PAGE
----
Discover the essential steps to pursue a fulfilling career in optometry, from understanding prerequisite coursework to preparing for and taking the Optometry Admission Test (OAT), and navigating the application process through OptomCAS. Explore valuable insights into recommended timelines, application cycles, and important considerations for aspiring optometrists.

Students will need to check the admissions requirement for each optometry school to which they plan to apply. The most common prerequisite requirements for admission into optometry school are:

  • General Biology
  • General Chemistry
  • Organic Chemistry
  • Physics
  • Biochemistry
  • Microbiology
  • Anatomy and Physiology
  • Calculus
  • Statistics
  • Psychology
  • English

The OAT exam has four test sections

  • Survey of Natural Sciences
  • Physics
  • Reading Comprehension
  • Quantitative Reasoning

When should I take the OAT?

Students who are planning to start optometry school after they graduate college should take the test in the spring quarter of their junior year. Students should pay to program admission deadlines to decide when to sign up for the test and allow themselves enough time to re-test if they need a higher score. Students will need to check with each program regarding which score will be considered for admission if they re-test.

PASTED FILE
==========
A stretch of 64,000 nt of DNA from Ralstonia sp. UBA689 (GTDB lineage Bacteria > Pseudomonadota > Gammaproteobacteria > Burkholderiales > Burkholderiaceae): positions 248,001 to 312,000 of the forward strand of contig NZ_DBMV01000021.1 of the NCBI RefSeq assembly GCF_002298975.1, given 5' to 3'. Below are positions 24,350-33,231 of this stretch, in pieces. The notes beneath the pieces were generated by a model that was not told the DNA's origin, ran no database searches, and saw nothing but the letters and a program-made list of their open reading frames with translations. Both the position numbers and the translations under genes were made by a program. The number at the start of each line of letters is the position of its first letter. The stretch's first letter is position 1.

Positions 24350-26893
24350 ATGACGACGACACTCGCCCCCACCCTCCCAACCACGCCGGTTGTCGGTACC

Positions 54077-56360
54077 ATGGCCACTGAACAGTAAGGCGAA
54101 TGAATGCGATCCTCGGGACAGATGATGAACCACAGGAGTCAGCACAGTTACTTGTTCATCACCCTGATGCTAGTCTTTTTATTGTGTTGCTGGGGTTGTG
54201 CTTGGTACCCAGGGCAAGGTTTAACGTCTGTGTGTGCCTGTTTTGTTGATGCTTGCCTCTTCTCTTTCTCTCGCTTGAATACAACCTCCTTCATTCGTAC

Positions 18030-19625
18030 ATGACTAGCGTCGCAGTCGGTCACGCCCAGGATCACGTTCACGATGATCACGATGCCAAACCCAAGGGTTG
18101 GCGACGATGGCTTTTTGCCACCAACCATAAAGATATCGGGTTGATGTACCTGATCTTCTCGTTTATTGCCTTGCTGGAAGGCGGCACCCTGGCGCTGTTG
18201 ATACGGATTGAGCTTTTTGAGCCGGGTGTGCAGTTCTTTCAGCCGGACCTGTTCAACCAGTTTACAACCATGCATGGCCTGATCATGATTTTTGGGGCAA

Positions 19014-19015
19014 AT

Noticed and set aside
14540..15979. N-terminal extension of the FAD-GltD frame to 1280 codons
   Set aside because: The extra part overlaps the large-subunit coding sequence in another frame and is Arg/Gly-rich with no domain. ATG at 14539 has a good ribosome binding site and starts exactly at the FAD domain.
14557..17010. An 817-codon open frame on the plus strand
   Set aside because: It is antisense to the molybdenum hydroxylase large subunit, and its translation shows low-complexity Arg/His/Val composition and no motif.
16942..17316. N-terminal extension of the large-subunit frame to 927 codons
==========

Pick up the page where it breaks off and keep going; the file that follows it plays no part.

Create a study plan for the OAT:

Step 1: Gather Information about OAT

Step 2: Take a practice test

Step 3: Gather study materials

Step 4: Make a study calendar

Step 5: Study!

Step 6: Prepare for test day

How many times can I take the OAT?

Ideally, you should only take the OAT one time. If you need to re-test, you must wait at least 90 days from your last attempt before you can re-take the OAT. Candidates who have had three or more OAT attempts must apply for permission to test again. From that point forward, they may retest only once per 12-month period.

Are other exams considered for admission?

Yes, some optometry programs will also accept GRE, MCAT, PCAT, or DAT.

How long are OAT scores valid?

Generally, scores are valid up to 2 years from the dates of testing.

Is the exam expensive?

The cost of the OAT exam is $465.

Application fee waivers are available on a case-by-case basis.

The Optometry Centralized Application Service (OptomCAS) application opens on June 30, 2021 and will close on May 27, 2022.

It is the applicant’s responsibility to check the deadline for each school. Most schools offer rolling admission, so it is best to apply early in June through August. Students who apply after November may have a harder time gaining admission as seats may be filled.

Students should know that OptomCAS calculates their own GPA and factors in all prior grades and attempts. For example, if you took the same General Biology class twice, both grades get calculated into the GPA. Some schools use the OptomCAS GPA when considering admission.